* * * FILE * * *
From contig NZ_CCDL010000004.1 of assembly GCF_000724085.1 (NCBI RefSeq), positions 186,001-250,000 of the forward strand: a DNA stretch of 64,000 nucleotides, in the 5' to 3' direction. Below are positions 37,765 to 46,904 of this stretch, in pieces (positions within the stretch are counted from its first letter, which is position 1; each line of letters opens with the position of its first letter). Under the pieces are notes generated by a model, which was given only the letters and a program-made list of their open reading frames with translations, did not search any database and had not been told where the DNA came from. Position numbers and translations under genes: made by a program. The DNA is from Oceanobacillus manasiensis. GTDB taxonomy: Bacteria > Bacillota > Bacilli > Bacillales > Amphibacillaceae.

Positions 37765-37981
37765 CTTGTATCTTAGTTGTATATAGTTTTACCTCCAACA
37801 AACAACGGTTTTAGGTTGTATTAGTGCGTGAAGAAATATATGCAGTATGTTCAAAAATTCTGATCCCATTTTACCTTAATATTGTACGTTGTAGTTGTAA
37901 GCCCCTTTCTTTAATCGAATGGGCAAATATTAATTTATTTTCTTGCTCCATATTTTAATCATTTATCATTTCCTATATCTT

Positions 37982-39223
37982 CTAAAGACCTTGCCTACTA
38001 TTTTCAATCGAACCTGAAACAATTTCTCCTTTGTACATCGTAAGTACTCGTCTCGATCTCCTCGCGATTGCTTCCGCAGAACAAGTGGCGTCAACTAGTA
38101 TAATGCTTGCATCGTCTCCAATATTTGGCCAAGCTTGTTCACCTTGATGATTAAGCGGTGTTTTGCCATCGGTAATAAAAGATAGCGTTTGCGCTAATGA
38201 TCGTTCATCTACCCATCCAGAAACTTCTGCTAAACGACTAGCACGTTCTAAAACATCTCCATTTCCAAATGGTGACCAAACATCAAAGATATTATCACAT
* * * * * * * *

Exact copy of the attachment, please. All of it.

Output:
From contig NZ_CCDL010000004.1 of assembly GCF_000724085.1 (NCBI RefSeq), positions 186,001-250,000 of the forward strand: a DNA stretch of 64,000 nucleotides, in the 5' to 3' direction. Below are positions 37,765 to 46,904 of this stretch, in pieces (positions within the stretch are counted from its first letter, which is position 1; each line of letters opens with the position of its first letter). Under the pieces are notes generated by a model, which was given only the letters and a program-made list of their open reading frames with translations, did not search any database and had not been told where the DNA came from. Position numbers and translations under genes: made by a program. The DNA is from Oceanobacillus manasiensis. GTDB taxonomy: Bacteria > Bacillota > Bacilli > Bacillales > Amphibacillaceae.

Positions 37765-37981
37765 CTTGTATCTTAGTTGTATATAGTTTTACCTCCAACA
37801 AACAACGGTTTTAGGTTGTATTAGTGCGTGAAGAAATATATGCAGTATGTTCAAAAATTCTGATCCCATTTTACCTTAATATTGTACGTTGTAGTTGTAA
37901 GCCCCTTTCTTTAATCGAATGGGCAAATATTAATTTATTTTCTTGCTCCATATTTTAATCATTTATCATTTCCTATATCTT

Positions 37982-39223
37982 CTAAAGACCTTGCCTACTA
38001 TTTTCAATCGAACCTGAAACAATTTCTCCTTTGTACATCGTAAGTACTCGTCTCGATCTCCTCGCGATTGCTTCCGCAGAACAAGTGGCGTCAACTAGTA
38101 TAATGCTTGCATCGTCTCCAATATTTGGCCAAGCTTGTTCACCTTGATGATTAAGCGGTGTTTTGCCATCGGTAATAAAAGATAGCGTTTGCGCTAATGA
38201 TCGTTCATCTACCCATCCAGAAACTTCTGCTAAACGACTAGCACGTTCTAAAACATCTCCATTTCCAAATGGTGACCAAACATCAAAGATATTATCACAT